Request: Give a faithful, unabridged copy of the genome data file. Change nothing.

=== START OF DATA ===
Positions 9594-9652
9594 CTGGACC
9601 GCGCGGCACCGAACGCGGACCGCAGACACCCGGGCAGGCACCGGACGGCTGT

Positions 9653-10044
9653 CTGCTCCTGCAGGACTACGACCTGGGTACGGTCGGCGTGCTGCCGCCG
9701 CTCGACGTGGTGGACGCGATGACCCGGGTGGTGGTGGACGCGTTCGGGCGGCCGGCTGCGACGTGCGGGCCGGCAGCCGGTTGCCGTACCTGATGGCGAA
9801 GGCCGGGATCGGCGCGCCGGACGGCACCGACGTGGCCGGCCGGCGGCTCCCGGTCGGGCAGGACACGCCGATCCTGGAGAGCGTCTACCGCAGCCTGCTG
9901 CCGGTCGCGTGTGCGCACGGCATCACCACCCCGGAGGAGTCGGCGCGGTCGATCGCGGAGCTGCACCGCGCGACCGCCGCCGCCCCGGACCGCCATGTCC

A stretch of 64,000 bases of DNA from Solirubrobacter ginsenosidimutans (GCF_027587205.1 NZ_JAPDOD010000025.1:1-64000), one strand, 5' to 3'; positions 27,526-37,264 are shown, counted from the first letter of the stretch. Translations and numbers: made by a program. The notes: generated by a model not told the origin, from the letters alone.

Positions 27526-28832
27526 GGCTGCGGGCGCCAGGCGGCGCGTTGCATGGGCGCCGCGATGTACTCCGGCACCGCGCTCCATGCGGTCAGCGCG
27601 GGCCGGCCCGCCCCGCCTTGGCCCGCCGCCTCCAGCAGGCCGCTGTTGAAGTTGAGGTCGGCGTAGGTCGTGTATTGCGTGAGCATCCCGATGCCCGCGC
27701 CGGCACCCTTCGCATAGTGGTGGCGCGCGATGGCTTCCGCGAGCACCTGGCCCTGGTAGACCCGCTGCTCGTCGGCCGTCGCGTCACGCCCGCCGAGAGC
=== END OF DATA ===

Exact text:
Positions 9594-9652
9594 CTGGACC
9601 GCGCGGCACCGAACGCGGACCGCAGACACCCGGGCAGGCACCGGACGGCTGT

Positions 9653-10044
9653 CTGCTCCTGCAGGACTACGACCTGGGTACGGTCGGCGTGCTGCCGCCG
9701 CTCGACGTGGTGGACGCGATGACCCGGGTGGTGGTGGACGCGTTCGGGCGGCCGGCTGCGACGTGCGGGCCGGCAGCCGGTTGCCGTACCTGATGGCGAA
9801 GGCCGGGATCGGCGCGCCGGACGGCACCGACGTGGCCGGCCGGCGGCTCCCGGTCGGGCAGGACACGCCGATCCTGGAGAGCGTCTACCGCAGCCTGCTG
9901 CCGGTCGCGTGTGCGCACGGCATCACCACCCCGGAGGAGTCGGCGCGGTCGATCGCGGAGCTGCACCGCGCGACCGCCGCCGCCCCGGACCGCCATGTCC

A stretch of 64,000 bases of DNA from Solirubrobacter ginsenosidimutans (GCF_027587205.1 NZ_JAPDOD010000025.1:1-64000), one strand, 5' to 3'; positions 27,526-37,264 are shown, counted from the first letter of the stretch. Translations and numbers: made by a program. The notes: generated by a model not told the origin, from the letters alone.

Positions 27526-28832
27526 GGCTGCGGGCGCCAGGCGGCGCGTTGCATGGGCGCCGCGATGTACTCCGGCACCGCGCTCCATGCGGTCAGCGCG
27601 GGCCGGCCCGCCCCGCCTTGGCCCGCCGCCTCCAGCAGGCCGCTGTTGAAGTTGAGGTCGGCGTAGGTCGTGTATTGCGTGAGCATCCCGATGCCCGCGC
27701 CGGCACCCTTCGCATAGTGGTGGCGCGCGATGGCTTCCGCGAGCACCTGGCCCTGGTAGACCCGCTGCTCGTCGGCCGTCGCGTCACGCCCGCCGAGAGC